Possum Power!

Caught In The Headlights, photo by James Marvin Phelps

Tick season is upon us, and with the added threat of Lyme disease, it’s serious business here in Michigan. My friend Tara with the Leelanau Conservation District shared some information about opossums from Opossum Awareness & Advocacy (opossum facts image below that you can share):

Did you know that opossums eat up to 5000 ticks per season thereby reducing our risk of contracting Lyme Disease and other tick-born diseases? They kill vermin, including mice, and garden pests. They are not dirty; they are very clean animals and groom and clean as much as cats. Better still, most opossums cannot contract or spread rabies. Opossums are the United States and Canada’s only marsupials.

They may look a little scary to the uninitiated, but they are actually timid and do so much good for humans compared to most other creatures. If you see an opossum consider yourself lucky, leave it alone and please do not harm it. They have a hard time surviving in cold climates because they don’t have very thick coats. Sometimes opossums play dead because they are afraid. Please don’t hit them with your car. Spread the word and please help protect opossums!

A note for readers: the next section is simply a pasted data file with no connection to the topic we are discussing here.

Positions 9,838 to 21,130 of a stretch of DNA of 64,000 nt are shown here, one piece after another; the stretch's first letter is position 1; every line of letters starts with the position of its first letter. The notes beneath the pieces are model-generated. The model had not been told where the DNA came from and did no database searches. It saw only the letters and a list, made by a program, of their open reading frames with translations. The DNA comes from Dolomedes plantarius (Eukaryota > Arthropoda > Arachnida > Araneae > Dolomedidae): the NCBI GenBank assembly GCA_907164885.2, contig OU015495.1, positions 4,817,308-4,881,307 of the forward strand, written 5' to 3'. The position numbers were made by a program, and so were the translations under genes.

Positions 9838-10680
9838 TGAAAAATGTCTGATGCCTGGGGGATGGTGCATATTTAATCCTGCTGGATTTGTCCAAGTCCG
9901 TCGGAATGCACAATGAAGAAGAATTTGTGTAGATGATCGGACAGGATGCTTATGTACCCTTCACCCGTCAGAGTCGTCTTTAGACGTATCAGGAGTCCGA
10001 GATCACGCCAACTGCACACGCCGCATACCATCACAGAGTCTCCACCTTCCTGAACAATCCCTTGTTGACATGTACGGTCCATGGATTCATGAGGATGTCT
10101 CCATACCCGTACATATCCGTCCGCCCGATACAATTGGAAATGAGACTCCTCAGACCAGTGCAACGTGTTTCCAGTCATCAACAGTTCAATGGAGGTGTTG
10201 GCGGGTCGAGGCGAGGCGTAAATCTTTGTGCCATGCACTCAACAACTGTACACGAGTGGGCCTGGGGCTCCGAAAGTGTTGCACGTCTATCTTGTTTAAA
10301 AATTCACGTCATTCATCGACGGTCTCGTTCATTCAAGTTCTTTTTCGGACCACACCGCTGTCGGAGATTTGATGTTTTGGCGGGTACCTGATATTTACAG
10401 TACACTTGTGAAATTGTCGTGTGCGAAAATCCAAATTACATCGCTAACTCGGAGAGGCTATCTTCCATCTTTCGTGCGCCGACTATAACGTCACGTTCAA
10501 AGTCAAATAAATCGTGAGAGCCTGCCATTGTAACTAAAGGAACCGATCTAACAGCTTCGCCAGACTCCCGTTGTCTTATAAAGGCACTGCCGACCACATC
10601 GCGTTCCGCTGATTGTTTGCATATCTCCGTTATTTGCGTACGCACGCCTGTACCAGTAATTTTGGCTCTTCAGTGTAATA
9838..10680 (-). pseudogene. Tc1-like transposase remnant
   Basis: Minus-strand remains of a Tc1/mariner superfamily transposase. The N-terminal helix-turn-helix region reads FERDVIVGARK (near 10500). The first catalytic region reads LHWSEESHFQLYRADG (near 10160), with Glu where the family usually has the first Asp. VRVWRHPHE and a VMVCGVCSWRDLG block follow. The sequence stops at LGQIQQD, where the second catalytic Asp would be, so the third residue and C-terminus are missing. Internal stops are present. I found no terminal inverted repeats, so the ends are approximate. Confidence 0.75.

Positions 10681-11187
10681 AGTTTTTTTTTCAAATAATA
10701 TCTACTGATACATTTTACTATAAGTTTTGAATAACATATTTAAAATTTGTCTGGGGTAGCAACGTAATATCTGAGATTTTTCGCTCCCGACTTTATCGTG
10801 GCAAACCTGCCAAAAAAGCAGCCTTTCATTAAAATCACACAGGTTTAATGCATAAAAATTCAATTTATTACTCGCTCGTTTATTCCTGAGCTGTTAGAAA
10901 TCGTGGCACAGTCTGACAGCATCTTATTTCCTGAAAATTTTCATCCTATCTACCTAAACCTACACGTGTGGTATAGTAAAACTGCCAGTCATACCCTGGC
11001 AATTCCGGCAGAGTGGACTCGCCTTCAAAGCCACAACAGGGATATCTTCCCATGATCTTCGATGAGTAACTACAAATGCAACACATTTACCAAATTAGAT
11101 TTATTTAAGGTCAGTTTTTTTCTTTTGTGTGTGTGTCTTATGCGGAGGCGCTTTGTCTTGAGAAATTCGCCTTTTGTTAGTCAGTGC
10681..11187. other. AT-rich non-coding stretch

View the photo background big and see more in James’ massive Michigan slideshow, and follow James Marvin Phelps Photography on Facebook.

4 thoughts on “Possum Power!

  1. We get opossum visitors to our yard sometimes.They love fruit for a treat.when they come around they eat the snails but don’t bother my vegetable garden unless I have ripe fruit.

    Like

  2. I have seen a opossum carrying her babies on her back in my yard some years ago. She disappeared under our deck but was never seen again… She must have found a safer place to raise her young.

    Like

  3. I love possums! We have a lot of wildlife in our yard and I had been hoping we’d see a possum. I got my wish about a month ago when we saw a grown Possum. We recently got a Nest night vision cam and found out we have 2 little possums. They are so cute to watch.. do you know what happens to them in winter? Do they hibernate our might we still see them? It gets pretty cold and snowy here. I wish more people understood these little creatures.

    Like

Leave a Reply

Fill in your details below or click an icon to log in:

WordPress.com Logo

You are commenting using your WordPress.com account. Log Out / Change )

Twitter picture

You are commenting using your Twitter account. Log Out / Change )

Facebook photo

You are commenting using your Facebook account. Log Out / Change )

Google+ photo

You are commenting using your Google+ account. Log Out / Change )

Connecting to %s